So a Default Folder X user just emailed and asked this:
I have been a Mac user for 30 years and would love to find a tool that allows me to click a button (or make this the default filename) while in the “Save…” dialog box that will prepend a formatted date to the beginning of the filename. like so:
Now, you can set up an AppleScript to do this using Default Folder X’s GetSaveName and SetSaveName verbs. However, that would require that you run the AppleScript whenever you want the date prepended, which is a bit of a pain if you want all of your filenames formatted this way. But I realized as I was replying that you can actually automate this by using (or rather, slightly abusing) an existing feature in Default Folder X.
on getDefaultFolder(appName, dialogType, firstTime)
-- only do this for save dialogs
if dialogType is "save" then
-- get the current date
set dateObj to (current date)
-- then format it as YYYY-MM-DD
set theMonth to text -1 thru -2 of ("0" & (month of dateObj as number))
set theDay to text -1 thru -2 of ("0" & day of dateObj)
set theYear to year of dateObj
set dateStamp to "" & theYear & "-" & theMonth & "-" & theDay
-- then prepend that to the name in the save dialog
tell application "Default Folder X"
set theName to GetSaveName
set theName to dateStamp & " " & theName
-- finally, don't give Default Folder X a default
-- folder, so it just continues on normally
If you save this script in a file named “GetDefaultFolder.scpt” in this location:
It will magically prepend the date in the format ‘2020-09-15’ to the beginning of all of your filenames in Save As dialogs. Note that you can still edit the name afterwards if the default filename (like “Untitled 4”) needs to be modified.
Well, Jettison 1.8 didn’t go quite as planned. It adopted a different system API to get power notifications so that it could better handle “dark wake” events, where macOS wakes up briefly to perform backups and network maintenance while it’s sleeping. While the dark wake stuff all worked as expected, it ended up causing issues with some external drives not getting ejected before sleep because sleep notifications were delivered slightly later in the going-to-sleep sequence. It didn’t make a difference on test machines here or with our beta testers, but impacted some users out in the real world once version 1.8 was released. If you’re one of those folks, I’m sorry for the trouble 🙁
Version 1.8.1 was released today, and takes a hybrid approach, using both the old and new API’s to ensure that it gets sleep notifications as early as possible. This restores the reliability of Jettison’s eject-on-sleep capabilities.
This release also allows you to turn off the feature introduced in version 1.8 that quits Music, iTunes and Photos before sleep (to allow ejection of external media containing music and photo libraries). Apparently iTunes doesn’t correctly return to the same location in audiobooks when Jettison relaunches it after waking up, which can be really annoying. So you can disable the feature by using this command in Terminal:
Version 2.5.2 of App Tamer is now available. It smooths out a few rough edges on Big Sur. It also respects the Do Not Disturb setting in Notification Center when it comes to warning you about apps using too much CPU.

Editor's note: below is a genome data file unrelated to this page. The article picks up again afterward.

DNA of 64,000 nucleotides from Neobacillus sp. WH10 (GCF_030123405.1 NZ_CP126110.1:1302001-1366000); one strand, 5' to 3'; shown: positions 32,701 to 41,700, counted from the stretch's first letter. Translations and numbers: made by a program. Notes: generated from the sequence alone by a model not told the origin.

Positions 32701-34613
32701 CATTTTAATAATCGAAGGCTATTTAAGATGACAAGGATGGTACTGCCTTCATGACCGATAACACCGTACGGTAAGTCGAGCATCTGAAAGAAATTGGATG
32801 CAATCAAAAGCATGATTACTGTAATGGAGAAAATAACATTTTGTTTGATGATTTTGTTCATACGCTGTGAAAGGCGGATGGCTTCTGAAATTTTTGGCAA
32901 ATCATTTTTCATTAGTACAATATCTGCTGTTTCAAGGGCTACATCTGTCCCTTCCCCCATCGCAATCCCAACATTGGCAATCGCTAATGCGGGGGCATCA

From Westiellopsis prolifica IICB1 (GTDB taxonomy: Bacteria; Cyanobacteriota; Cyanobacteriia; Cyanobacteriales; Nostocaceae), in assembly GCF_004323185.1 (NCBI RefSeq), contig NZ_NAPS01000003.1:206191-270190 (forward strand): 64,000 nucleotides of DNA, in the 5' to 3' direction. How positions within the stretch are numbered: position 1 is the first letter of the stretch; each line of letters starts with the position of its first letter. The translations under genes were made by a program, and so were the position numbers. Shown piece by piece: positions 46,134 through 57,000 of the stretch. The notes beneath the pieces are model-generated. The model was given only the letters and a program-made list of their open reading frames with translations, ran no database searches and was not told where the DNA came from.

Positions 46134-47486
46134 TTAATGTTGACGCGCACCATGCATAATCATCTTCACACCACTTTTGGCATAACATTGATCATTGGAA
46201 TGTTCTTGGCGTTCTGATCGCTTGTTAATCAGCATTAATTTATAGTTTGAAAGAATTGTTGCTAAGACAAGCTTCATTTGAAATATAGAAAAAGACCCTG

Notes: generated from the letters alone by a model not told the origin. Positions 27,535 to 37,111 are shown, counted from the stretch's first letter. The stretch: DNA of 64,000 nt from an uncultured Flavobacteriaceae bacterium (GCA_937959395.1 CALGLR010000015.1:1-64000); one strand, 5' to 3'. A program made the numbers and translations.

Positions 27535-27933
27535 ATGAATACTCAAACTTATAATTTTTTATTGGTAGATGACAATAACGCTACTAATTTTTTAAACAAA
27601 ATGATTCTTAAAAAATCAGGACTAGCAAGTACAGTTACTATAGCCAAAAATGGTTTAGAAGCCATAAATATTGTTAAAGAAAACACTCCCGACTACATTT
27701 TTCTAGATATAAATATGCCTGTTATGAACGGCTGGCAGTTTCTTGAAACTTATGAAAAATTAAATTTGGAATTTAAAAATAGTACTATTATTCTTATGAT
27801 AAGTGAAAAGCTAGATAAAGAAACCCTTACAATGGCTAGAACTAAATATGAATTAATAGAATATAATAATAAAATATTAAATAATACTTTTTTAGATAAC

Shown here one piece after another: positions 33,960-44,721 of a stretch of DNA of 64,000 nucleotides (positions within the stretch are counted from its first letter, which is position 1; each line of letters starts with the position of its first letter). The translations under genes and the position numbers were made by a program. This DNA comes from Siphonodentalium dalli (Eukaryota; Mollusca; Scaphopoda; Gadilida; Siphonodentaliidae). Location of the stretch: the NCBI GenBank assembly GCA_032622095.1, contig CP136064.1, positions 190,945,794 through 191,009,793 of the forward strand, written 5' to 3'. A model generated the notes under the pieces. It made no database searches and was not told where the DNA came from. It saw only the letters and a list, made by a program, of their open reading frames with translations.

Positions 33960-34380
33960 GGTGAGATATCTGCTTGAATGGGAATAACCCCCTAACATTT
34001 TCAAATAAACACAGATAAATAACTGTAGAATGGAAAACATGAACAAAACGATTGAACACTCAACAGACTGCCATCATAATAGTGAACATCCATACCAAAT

Of interest to the curious: This release offers a new “Get Info” icon in the settings popup for many macOS system processes like WindowServer, trustd, iconservicesagent and bluetoothd.
Clicking the icon will show a system-supplied description of the process, which may help you understand what that process does, why it might be using a lot of CPU, and whether it’s safe to slow it down. Or it might not, since some of the descriptions themselves are pretty cryptic. Please remember that this information is supplied by the system, not by App Tamer, so I probably can’t help explain what an “SDP transaction” is 🙂
App Tamer 2.5.2 also contains a few bug fixes and some changes in terminology that make it clearer which processes are displayed in App Tamer’s process lists. Full details and download links are on the App Tamer release page.
Default Folder X can automatically add buttons to the toolbar in all Finder windows so that you can quickly get to its menus or drawer. I’ve had a number of inquiries from folks that use Path Finder as a replacement for the Finder, and they want those same buttons in their Path Finder toolbars.
Unfortunately, Default Folder X can’t automate this, so you’ll need to add the buttons manually. Here’s how to do it in Path Finder 9:
Locate the Default Folder X application in your Applications folder and Control-click on it. Choose “Show Package Contents” from the menu.
When the window shows the contents of the Default Folder X application, double-click on the Contents folder, and then within that double-click on the Resources folder.
Control-click on Path Finder’s toolbar and choose “Add Custom Items…”
Use Default Folder X’s Finder-click feature to go to the Resources folder you just opened in the second step.
Choose the “DFX” application to add to Path Finder’s toolbar.
Repeat the “Add Custom Items…” command and add the “DFX Drawer” application as well.
Version 2.5.1 of App Tamer is available now. Among other things, it includes fixes for a couple of complaints with the “using too much CPU” notifications that App Tamer puts up when a process is – you guessed it – using too much CPU. It will no longer notify you if you’ve already throttled an app, even if the app is still over the warning threshold. It also provides a method of making the “Let it continue” button suppress the high-CPU notifications for longer. The default is now 10 minutes (instead of 5) before you see another warning, and you can change that by using this command in Terminal:
where XXX is is the number of seconds to silence notifications.
And for those folks that want to automate control of their apps, a new “manage” verb in App Tamer’s AppleScript dictionary lets you create scripts so you can change settings on a schedule, change an app’s settings with a keyboard shortcut, or something AppleScript-y like that. Here’s an example: